In an attempt to differentiate the film from other superhero films of the time, Koepp focused on “the copy line, ‘Who knows what evil lurks in the hearts of men?’ and wondered how he knew what evil lurks in the hearts of men. And I decided that perhaps it was because he was uncomfortably familiar with the evil in his own heart”. For Koepp, the film then became “a story of guilt and atonement”. He picked Shiwan Khan as the film’s villain because “he was bold and he knew what he was doing – he wanted to conquer the world. That was very simple, maybe a little ambitious, but he knew exactly what he wanted.” He had always been a fan of Alec Baldwin and wrote the script with him in mind: "He has the eyes and the voice; he had so much of what I pictured Cranston being". Koepp also sat in on rehearsals and incorporated a lot of the actor’s humor into the script.
The film was shot on the Universal backlot in Hollywood on five soundstages over 60 days with a five-day mini-unit tour of location shooting, and a week lost when an earthquake destroyed the Hall of Mirrors set. Mulcahy said, “There are a lot of FX in this film, but it’s not a FX film. It’s a character/story-driven film. The FX are part of the story.”
The film's original score was composed by Jerry Goldsmith, who used his at the time signature style of music for big orchestra (supported by a prominent percussion section) and musical effects with the help of instruments and especially synthesizers. Among the leitmotifs of his score are a romantically dark, yet lush heroic melodical main theme for the protagonist, which is accompanied by several secondary themes. For the antagonist, rather than a fully developed theme, Goldsmith used a musical effect in horns and synthesizers imitating a howling sound, a technique that would later echo in his scores for The Edge and The Ghost and the Darkness.
Camille Saint-Saëns's 1872 composition Le Rouet d'Omphale ("Omphale's Spinning Wheel"), which introduced the radio show, is not used in the film's score.
For the album and end credits, Jim Steinman composed the pop-song Original Sin performed by Taylor Dayne, originally appearing on the album Original Sin by the group Pandora's Box, while Diane Warren composed a period-style big-band piece Some Kind of Mystery to be performed in the movie by Sinoa.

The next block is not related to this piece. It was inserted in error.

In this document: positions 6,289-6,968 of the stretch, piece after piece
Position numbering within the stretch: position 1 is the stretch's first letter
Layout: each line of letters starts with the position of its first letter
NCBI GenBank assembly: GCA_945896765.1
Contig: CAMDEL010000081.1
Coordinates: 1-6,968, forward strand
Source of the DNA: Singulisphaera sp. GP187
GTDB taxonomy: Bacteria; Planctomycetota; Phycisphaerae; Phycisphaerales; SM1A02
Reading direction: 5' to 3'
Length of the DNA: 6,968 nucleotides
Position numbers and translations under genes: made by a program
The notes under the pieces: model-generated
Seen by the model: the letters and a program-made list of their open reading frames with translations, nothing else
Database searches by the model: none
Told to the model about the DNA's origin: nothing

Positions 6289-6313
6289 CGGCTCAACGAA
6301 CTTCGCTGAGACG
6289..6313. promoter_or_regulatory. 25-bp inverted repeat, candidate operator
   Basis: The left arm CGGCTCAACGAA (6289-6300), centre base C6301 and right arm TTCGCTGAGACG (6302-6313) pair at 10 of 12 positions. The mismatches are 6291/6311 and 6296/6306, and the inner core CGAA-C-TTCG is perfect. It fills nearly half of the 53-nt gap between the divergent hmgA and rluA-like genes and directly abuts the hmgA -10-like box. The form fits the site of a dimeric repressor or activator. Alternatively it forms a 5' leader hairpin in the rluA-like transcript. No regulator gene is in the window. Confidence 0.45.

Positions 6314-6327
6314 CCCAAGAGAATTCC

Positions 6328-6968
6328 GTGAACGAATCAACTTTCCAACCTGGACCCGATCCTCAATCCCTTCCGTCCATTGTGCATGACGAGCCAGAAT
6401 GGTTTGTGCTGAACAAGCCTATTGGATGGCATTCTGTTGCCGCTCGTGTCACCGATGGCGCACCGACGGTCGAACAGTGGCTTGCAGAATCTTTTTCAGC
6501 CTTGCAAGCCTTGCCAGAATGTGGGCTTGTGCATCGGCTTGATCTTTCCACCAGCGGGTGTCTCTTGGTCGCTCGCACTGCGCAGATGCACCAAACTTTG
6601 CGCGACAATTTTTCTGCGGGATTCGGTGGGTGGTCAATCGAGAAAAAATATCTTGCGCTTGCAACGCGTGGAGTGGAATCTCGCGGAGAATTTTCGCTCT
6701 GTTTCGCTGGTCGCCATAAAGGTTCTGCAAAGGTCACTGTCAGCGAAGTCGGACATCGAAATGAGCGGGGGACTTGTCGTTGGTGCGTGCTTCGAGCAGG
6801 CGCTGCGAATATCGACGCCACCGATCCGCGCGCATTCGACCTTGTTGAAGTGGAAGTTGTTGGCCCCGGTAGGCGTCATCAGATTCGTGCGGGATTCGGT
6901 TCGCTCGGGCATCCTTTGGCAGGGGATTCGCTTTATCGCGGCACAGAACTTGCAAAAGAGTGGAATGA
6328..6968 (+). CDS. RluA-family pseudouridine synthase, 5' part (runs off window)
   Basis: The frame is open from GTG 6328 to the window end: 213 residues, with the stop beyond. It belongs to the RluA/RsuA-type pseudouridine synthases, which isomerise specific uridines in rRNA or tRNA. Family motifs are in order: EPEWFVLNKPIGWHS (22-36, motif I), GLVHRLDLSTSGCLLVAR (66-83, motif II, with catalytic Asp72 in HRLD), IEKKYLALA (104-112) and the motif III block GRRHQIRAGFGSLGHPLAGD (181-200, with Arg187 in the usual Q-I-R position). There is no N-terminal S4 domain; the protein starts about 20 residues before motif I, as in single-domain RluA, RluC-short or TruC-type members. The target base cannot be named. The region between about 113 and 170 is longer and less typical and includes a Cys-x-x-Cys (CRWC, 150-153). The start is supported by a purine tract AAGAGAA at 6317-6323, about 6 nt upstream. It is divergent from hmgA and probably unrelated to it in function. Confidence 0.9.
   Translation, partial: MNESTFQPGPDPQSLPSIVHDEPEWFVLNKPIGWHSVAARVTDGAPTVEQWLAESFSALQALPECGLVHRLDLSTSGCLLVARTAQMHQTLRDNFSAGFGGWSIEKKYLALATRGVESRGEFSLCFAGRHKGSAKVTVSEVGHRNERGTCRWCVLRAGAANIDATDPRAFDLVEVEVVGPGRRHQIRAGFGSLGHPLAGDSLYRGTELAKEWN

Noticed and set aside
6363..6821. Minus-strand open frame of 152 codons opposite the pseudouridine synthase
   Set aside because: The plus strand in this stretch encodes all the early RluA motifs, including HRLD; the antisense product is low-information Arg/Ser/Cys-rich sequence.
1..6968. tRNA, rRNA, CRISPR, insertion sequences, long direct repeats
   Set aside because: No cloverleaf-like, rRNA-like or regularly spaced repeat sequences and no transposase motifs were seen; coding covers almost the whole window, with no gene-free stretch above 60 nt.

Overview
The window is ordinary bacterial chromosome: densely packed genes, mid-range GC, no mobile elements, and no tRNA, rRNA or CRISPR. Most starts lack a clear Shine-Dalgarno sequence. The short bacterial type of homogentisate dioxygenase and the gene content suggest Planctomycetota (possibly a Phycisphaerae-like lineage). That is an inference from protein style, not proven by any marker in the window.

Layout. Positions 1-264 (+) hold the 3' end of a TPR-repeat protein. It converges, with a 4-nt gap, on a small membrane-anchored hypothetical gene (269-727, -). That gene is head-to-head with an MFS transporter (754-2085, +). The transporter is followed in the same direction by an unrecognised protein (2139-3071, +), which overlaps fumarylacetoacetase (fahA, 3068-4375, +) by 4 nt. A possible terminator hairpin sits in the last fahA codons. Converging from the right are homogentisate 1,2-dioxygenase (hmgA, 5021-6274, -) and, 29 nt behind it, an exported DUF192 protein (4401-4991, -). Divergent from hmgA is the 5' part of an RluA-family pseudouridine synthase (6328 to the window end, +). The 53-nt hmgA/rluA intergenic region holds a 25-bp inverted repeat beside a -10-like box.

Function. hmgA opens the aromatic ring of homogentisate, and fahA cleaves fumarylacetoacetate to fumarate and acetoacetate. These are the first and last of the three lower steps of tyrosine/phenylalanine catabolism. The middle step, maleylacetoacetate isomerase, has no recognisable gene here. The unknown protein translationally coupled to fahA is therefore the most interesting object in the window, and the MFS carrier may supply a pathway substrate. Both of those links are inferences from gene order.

The Arista Records label released a soundtrack album in 1994. The soundtrack featured selections from Goldsmith's score and the songs from the film, Original Sin in two different versions.
In 2012, Intrada released a 2-CD package that features the world premiere of the entire soundtrack composed by Jerry Goldsmith and among other bonus tracks also the complete original album cut on the second disc.
The film was meant to be a summer blockbuster and the starting point for a new film franchise with toy, game, and clothing lines. However, the film suffered from competition for its target audience with, among others, The Lion King (during its early run) and The Mask (later on), and it was ultimately a financial disappointment. The film started off strongly, debuting at No. 2, but failed to sustain any momentum, and grossed $32 million domestically, with a worldwide total of $48 million against a budget of $40 million. The planned franchise never materialized.
The film received mostly mixed-to-negative reviews. It holds a 35% rating on the film review aggregator website Rotten Tomatoes from a sample of 46 critics, with the consensus: "Visually impressive, but ultimately forgettable". The more detailed summary described the film as having "impressive" visuals and a story that does not "strike a memorable chord". Entertainment Weekly placed the film on its "21 Worst Comic-Book Movies Ever" list. However, on the Siskel and Ebert syndicated review TV series, noted critic Roger Ebert gave the film a positive review.
Despite its failure, the film has retained a cult following in subsequent years, a result of its video success on VHS, DVD, and Blu-ray, much like two other 1990s pulp/comic adaptations, The Rocketeer and The Phantom.
James Luceno wrote the novelization which went deeper into the events of the film and included many nods to the radio show and the original pulp magazines, most significantly alluding to the fact that The Shadow's true identity was Kent Allard and that 'Lamont Cranston' was just another identity he assumed.
A video game version of The Shadow for the Super NES was developed to tie in with the 1994 film, but after the low box office gross, was never released. However, ROMS are available.
Midway (under the Bally label) released a Shadow-themed pinball machine in 1994. Brian Eddy of Attack From Mars and Medieval Madness fame designed the game. It was his first pinball game design, and it was moderately successful. Dan Forden composed original music for the game.